How would you deal with any backlash from students who do not agree with a decision that you have made, even if students had been consulted in the decision-making process?

Hi - thanks for your question. At times, backlash is inevitable. The sabbatical officers have to make some difficult decisions and it's impossible to give every student what they want all of the time. However, if elected, I'd work to ensure that the processes of consulting students include as many people as possible. The more students we can get involved in these processes, the more representative the decisions made at SUSU will be. I'd seek to create simple surveys in which students could express their stance on issues in just a minute or two and, if we were able to encourage engagement with these, they would provide the Union with statistics to back up the decisions being made. It would then become much easier for me to deal with backlash from students who disagree with the decisions made. I'd be able to show them the proportion of students who were in favour of the decisions and then move on from that to discuss their concerns and work towards ways in which these decisions could be made to work for them.

This question was also asked to Joanne Lisney, Sebastian Graves-Read, Jess HardingAnswered by Evelyn on 06/03/19 09:47

What sets you apart from the other candidates?

Ambition and persistence. Over the course of campaigning, some other candidates have expressed scepticism that the sabbatical officers have any real power to make change within their year-long tenure. I’m aware that there are some issues that sabbatical officers have been trying to push through for years and that there are obstacles slowing things down. However, I don’t think this means we should assume they’re not achievable goals. As well as the wealth of experience I bring to this role, I have ambition and resilience that would drive me to create positive change and make a real difference to student experience, even when faced with challenges.

This question was also asked to Joanne Lisney, Sebastian Graves-Read, Jess HardingAnswered by Evelyn on 06/03/19 08:06

The union has come under fire this year due to sabbatical staff being unprofessional on their work accounts. In your role you represent 24,000 student's views, not just your own. Would you be able to separate personal and professional social media and feelings?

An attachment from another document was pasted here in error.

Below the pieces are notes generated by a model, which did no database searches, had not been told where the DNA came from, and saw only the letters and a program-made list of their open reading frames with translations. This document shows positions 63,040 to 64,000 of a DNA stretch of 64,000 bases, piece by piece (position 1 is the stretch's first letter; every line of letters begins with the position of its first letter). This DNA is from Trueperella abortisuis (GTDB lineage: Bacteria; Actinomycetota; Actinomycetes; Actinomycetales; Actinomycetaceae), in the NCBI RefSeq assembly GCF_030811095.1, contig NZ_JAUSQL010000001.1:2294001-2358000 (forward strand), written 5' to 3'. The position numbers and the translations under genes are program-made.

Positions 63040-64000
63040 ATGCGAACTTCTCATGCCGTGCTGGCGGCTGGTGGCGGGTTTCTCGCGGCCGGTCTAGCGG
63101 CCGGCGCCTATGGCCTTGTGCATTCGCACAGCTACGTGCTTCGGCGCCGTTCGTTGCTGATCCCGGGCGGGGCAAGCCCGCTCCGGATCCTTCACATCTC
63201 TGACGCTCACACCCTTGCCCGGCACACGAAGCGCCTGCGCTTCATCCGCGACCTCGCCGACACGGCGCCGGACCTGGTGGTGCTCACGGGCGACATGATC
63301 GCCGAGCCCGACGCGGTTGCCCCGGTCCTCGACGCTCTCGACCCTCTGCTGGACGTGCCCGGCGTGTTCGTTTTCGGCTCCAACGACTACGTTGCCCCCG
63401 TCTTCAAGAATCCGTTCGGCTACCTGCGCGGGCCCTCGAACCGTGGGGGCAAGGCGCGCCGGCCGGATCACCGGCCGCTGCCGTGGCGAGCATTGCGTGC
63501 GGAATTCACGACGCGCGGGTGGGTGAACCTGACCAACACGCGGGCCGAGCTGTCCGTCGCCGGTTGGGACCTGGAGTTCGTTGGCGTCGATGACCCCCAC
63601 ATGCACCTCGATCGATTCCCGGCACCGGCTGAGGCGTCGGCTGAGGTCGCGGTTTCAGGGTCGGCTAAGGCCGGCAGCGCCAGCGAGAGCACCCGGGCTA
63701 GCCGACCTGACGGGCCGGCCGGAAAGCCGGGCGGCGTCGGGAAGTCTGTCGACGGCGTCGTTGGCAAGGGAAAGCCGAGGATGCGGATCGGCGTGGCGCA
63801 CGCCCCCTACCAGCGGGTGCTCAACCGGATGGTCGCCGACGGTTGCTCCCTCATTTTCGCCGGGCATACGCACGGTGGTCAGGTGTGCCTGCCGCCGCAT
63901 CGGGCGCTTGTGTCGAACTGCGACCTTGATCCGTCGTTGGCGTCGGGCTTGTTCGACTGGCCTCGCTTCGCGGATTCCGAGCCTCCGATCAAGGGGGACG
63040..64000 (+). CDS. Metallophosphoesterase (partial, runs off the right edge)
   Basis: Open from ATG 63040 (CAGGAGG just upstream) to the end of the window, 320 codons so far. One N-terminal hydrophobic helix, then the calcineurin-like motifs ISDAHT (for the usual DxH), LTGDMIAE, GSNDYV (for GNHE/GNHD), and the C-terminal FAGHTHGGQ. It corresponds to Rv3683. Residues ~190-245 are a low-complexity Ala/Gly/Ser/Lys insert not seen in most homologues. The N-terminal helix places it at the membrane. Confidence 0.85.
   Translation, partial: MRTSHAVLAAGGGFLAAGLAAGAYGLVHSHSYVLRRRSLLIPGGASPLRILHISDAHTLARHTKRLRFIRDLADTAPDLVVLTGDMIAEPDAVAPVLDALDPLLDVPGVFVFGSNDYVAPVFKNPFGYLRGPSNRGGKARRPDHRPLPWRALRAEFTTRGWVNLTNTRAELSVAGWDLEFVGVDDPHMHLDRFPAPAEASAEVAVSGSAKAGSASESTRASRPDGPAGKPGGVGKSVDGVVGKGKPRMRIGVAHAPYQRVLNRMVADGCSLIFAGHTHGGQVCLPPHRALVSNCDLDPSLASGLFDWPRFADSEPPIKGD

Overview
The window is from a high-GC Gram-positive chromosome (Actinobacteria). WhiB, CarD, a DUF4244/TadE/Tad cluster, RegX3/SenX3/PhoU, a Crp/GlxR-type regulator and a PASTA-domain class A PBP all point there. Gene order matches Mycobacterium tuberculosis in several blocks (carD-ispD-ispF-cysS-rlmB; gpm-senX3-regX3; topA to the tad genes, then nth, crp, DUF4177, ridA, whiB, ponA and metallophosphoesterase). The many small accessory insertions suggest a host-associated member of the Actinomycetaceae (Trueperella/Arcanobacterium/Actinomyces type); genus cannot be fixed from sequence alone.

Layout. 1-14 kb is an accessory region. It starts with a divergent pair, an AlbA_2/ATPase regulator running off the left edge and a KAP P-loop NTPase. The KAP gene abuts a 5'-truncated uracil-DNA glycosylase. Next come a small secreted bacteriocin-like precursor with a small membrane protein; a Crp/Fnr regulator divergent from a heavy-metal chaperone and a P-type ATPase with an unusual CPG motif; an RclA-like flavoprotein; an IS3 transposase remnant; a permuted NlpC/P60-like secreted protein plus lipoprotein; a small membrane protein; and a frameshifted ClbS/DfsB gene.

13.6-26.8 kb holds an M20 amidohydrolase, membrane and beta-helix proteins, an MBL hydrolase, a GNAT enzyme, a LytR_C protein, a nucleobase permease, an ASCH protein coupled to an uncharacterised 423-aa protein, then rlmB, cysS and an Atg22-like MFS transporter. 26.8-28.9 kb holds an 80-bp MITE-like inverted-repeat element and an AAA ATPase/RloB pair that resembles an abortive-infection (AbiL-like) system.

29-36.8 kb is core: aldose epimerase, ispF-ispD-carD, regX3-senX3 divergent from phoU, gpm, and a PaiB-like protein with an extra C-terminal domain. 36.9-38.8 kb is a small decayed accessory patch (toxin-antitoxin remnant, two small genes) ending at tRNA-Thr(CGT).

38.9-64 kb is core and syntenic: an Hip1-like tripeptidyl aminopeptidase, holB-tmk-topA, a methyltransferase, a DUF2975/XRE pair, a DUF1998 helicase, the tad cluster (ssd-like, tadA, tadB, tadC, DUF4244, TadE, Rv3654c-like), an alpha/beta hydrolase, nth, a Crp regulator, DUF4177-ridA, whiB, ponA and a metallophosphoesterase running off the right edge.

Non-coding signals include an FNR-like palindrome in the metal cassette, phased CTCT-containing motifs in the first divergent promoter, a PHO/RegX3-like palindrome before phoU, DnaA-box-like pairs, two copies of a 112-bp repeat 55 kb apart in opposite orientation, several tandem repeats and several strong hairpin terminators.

Hi - thanks for your question. This issue has certainly concerned me, too, over the course of the past year. I can assure you, though, that I would put clear boundaries in place between my personal and professional social media use if elected. The VP Education and Democracy role is perhaps easier than most to maintain this separation with, since a lot of the issues being tackled are less emotionally charged than in roles such as VP Welfare and Communities or Union President. My use of social media within this role would be purely to keep students up-to-date with what their representatives are achieving, progress being made and the discussions taking place at SUSU within the remit of VP Education and Democracy. I would only voice support for my colleagues online if it was appropriate to do so and in the interest of the students I'd be representing in this role. I have been representing students since my first year, both on social media and off, and am yet to blur the boundary between professional and personal. I hope that reassures you.

This question was also asked to Joanne Lisney, Sebastian Graves-Read, Jess HardingAnswered by Evelyn on 06/03/19 09:22

How would you handle a disagreement with another sabbatical?

Hi - thanks for your question. Hopefully it goes without saying that professionalism would be my top priority. Sabbatical officers are elected to represent the student body and individual clashes should never overshadow the fact that these representatives are carrying out work far beyond themselves. If the disagreement was about policy or how to handle an aspect of the job, I would generally turn outwards to establish what the student body as a whole would favour, since the job is about representing students best, not what two individuals might want. If the disagreement was personal, on the other hand, I would ensure that it was resolved outside of the workplace so that it didn't preclude progress. In any job, though, individuals have to work with others who they don't necessarily click with. If I am elected, I would assure you that I would handle this scenario with professionalism and remain focused on the priority of improving student experience at Southampton.

This question was also asked to Joanne Lisney, Sebastian Graves-Read, Jess HardingAnswered by Evelyn on 06/03/19 08:40


  • 50 x Colour Posters - A4 - £10.80
  • 1 x Transfer Paper - £1.95
  • 1 x Food Colouring (Used to dye T-shirts) - £1.00